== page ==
Inside our configuration, there is both a 1TB 5,400rpm hard drive for mass storage and a small-but-speedy 128GB SSD serving as the boot drive. This is a strong combination for gaming machines—the fast SSD is useful for quick bootups into Windows 10 and shorter load times on any application installed on the SSD. Games take up a lot of space, though, so having only a small-capacity SSD (like on the Legion Y530 unit we reviewed) can feel cramped if you’re a game pack-rat. In the case of this G7 15 configuration, most games will end up on the roomy hard drive, while the SSD gets reserved for your favorites or the titles that benefit most from quicker load times.
Testing the Processing Prowess
For the price, the G7 15 has a lot to like in terms of performance.
This unit includes a 2.2GHz Intel Core i7-8750H processor, 16GB of memory, and, as mentioned, a Max-Q version of the GeForce GTX 1060 (more on that below). The eighth-generation “Coffee Lake” CPU is very efficient—as we’ve seen on some other systems, these relatively new processors regularly achieve scores that, in the past, were seen only on pricey systems. This specific CPU is a six-core, 12-thread beastie, and that muscle is reflected in the CPU-grinding tests below.
For one thing, the new average for PCMark 8 results keeps rising, as evidenced by the solid result posted by the G7 15. Its multimedia scores, in particular, demonstrate its processing capability. Compared to the Legion Y530 and Acer Nitro 5’s Core i5 CPUs, the G7 15’s Core i7 bumps up the performance just a bit further. Though meant primarily as a gaming laptop, the G7 15 can pull off other jobs if you do media work on the side. It may not be perfect as a primary professional workstation, but it’s got chops for casual and semi-pro work.
A standard GeForce GTX 1060 is a solid graphics chip for less-expensive systems, capable of 60fps at 1080p in most titles. With a Max-Q GeForce GTX 1060, the G7 15’s 3D prowess is slightly below that of a standard GTX 1060-bearing laptop, but not dramatically so. You can look at the performance of the Predator Helios 300 for that comparison, and note that it’s only $99 more than the G7 15 for the full-power GTX 1060 (though in a slightly chunkier, and to my eyes, less attractive build).
Crucially, the Max-Q GTX 1060 is still much more powerful than a GTX 1050, and this is where the G7 15 showed the most daylight between it and the Legion Y530. On the Heaven and Valley tests on Ultra quality settings, where the Lenovo laptop fought to stay above 30fps, the G7 15 cruised at more than 60fps.
The G7 15 fared slightly worse on retail game testing; I used the benchmarks built into the games Rise of the Tomb Raider and Far Cry 5. It averaged 55fps and 63fps, respectively, on these tests on maximum settings, a notable dip from the synthetic benchmarks. Again, the Predator Helios 300’s full-power GTX 1060 did better here, staying above 60fps on both tests, for just a bit more cash.
Hovering near or below 60fps means you might see some unsightly frame drops during gameplay if you’re attempting to play these games at top settings. If this arises, you’ll want to bump some visual effects down a notch, but it’s also a reasonable expectation for a Max-Q GeForce GTX 1060, which is hardly the top-tier card in Nvidia’s hierarchy. I’d maintain that it’s rather impressive of the card to nail or come close to 60fps with all the detail settings cranked up on these modern, demanding titles, but regardless, you’ll have to make a couple of compromises for this more modestly priced system.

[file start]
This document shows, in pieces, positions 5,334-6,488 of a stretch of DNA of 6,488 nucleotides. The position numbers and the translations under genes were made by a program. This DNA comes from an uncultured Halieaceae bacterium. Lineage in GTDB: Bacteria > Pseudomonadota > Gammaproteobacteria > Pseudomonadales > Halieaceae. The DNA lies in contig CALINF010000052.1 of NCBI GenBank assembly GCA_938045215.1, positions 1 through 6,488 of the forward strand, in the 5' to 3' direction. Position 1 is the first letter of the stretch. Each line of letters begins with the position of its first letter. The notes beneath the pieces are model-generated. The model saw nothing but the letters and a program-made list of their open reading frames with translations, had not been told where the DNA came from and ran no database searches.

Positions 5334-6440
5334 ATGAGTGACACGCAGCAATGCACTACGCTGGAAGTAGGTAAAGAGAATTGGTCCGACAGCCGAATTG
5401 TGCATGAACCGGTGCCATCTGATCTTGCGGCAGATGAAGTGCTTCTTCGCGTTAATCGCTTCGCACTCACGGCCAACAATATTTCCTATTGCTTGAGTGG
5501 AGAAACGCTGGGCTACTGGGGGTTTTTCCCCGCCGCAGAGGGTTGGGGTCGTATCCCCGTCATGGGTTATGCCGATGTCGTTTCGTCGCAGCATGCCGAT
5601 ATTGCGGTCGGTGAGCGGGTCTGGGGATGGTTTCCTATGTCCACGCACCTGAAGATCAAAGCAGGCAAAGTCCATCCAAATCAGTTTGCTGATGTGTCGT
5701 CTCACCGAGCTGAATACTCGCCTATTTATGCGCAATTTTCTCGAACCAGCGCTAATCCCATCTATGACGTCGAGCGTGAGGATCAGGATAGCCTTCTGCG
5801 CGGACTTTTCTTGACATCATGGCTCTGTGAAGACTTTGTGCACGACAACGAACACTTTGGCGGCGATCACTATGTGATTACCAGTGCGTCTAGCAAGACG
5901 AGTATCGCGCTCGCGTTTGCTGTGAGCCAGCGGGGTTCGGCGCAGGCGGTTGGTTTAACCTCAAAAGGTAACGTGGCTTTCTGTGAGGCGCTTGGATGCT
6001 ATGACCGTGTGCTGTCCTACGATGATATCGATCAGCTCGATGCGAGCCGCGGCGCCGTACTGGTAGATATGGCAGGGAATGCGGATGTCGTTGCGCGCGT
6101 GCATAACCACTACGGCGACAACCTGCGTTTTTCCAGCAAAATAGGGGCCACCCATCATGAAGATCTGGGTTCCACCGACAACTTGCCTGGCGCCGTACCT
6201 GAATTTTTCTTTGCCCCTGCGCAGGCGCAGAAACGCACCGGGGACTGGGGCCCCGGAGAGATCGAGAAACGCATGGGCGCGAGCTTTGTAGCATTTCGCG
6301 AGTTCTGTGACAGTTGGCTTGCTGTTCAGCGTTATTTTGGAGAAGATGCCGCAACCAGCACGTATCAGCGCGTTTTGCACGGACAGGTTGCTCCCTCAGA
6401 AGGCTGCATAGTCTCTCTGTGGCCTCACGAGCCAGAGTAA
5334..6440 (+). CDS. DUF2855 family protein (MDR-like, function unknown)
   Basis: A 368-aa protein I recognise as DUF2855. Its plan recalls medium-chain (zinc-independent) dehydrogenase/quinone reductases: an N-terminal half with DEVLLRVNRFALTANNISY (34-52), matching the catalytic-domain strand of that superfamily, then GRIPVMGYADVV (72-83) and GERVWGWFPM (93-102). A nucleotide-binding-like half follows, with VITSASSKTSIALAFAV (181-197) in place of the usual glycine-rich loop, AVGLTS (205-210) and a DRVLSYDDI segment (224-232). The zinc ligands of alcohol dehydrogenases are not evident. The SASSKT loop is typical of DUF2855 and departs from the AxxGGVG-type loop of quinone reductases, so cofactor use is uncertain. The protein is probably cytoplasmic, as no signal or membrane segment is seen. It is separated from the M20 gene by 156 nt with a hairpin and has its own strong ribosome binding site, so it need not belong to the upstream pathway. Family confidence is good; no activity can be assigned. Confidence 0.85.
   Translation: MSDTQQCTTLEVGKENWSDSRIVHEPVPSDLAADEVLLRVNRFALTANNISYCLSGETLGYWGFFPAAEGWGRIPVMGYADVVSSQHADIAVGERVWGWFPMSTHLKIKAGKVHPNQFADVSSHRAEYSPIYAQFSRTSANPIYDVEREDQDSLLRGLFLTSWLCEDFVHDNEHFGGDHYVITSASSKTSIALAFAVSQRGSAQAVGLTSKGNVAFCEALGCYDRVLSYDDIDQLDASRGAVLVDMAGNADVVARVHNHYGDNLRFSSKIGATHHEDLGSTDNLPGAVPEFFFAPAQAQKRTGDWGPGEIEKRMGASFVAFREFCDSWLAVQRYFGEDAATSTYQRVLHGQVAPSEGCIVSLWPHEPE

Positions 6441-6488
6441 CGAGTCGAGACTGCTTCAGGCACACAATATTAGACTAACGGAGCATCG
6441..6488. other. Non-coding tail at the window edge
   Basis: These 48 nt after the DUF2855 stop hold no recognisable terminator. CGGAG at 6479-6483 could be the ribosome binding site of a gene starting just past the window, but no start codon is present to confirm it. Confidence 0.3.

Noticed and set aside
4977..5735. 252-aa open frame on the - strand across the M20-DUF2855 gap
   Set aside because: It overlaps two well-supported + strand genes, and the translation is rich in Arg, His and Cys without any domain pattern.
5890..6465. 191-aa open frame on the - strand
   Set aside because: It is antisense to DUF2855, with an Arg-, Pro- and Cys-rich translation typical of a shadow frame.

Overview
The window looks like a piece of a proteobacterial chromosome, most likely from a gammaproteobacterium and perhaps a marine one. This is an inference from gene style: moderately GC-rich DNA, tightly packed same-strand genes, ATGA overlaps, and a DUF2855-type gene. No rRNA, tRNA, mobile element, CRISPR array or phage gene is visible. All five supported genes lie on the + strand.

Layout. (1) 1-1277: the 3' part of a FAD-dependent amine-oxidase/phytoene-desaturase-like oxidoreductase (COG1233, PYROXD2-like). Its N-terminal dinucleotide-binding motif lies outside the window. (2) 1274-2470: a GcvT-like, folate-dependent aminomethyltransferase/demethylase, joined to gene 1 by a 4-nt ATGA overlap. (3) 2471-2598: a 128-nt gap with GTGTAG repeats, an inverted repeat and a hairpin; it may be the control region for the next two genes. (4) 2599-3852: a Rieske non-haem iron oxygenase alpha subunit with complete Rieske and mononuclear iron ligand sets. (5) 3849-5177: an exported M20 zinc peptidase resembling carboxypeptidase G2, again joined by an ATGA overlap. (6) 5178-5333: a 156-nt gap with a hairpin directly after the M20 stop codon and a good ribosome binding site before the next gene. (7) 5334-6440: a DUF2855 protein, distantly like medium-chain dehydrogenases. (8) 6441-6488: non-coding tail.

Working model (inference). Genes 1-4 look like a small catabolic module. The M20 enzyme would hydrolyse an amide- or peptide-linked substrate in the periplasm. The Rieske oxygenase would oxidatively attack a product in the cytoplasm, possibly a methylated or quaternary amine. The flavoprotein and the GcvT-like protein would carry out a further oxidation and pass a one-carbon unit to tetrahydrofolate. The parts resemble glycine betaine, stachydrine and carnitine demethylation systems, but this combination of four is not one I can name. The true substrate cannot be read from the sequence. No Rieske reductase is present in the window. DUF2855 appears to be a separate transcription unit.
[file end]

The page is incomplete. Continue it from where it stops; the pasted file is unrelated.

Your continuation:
The G7 15’s battery life is nothing to write home about, enduring for 5 hours and 46 minutes (5:46) on our video rundown test. That’s not the two- or three-hour battery lives of some 17-inch behemoths, but it’s far from all-day runtime. Still, it allows you to take the G7 15 off the charger for a while without worry, whether that’s to your living room or to class for a couple of hours.
The Lenovo Legion Y530 fared better, at 7:59, while the Acer Nitro 5 lasted a tad longer than the Dell, at 6:22. The Predator Helios 300 flunked this particular test, coming in at just 3:58, so be aware that even a modest battery is not a given in this laptop class.
Gaming Power at a Fair Price
The G7 15 is a fine entry in Dell’s revamped gaming line, even if it doesn’t have any one bowl-you-over feature or design aspect. The performance is respectable for the price, nailing or nearing 60fps in full HD at maximum settings in recent games, which is the most you can expect in a cost-conscious machine. The G7 15, as this test unit was configured, neither undercuts the market nor overcharges you. The inclusion of Max-Q keeps the laptop relatively thin, though its overall footprint is a bit beefy.
Still, the true slick designs are reserved for much pricier gamers like the Razer Blade, so something has to give to keep the cost low. The Lenovo Legion Y530 remains our Editors’ Choice for budget gaming laptops, thanks to its spiffy build and low cost, best embodying the budget category. Consider the Dell G7 15, however, if you have a bit more to spend and if getting into a GeForce GTX 1060 by any means, even in a Max-Q configuration, sounds more appealing than the numbers you see from a GTX 1050 or GTX 1050 Ti model.
The Acer Predator Helios 300 is a broadly similar alternative, and to our eyes, the choice between it and the G7 15 comes mainly down to personal preference. That Acer model has a shorter battery life, but it does offer a part-metal chassis and a full-fat GTX 1060 for just shy of $100 more, as we tested it.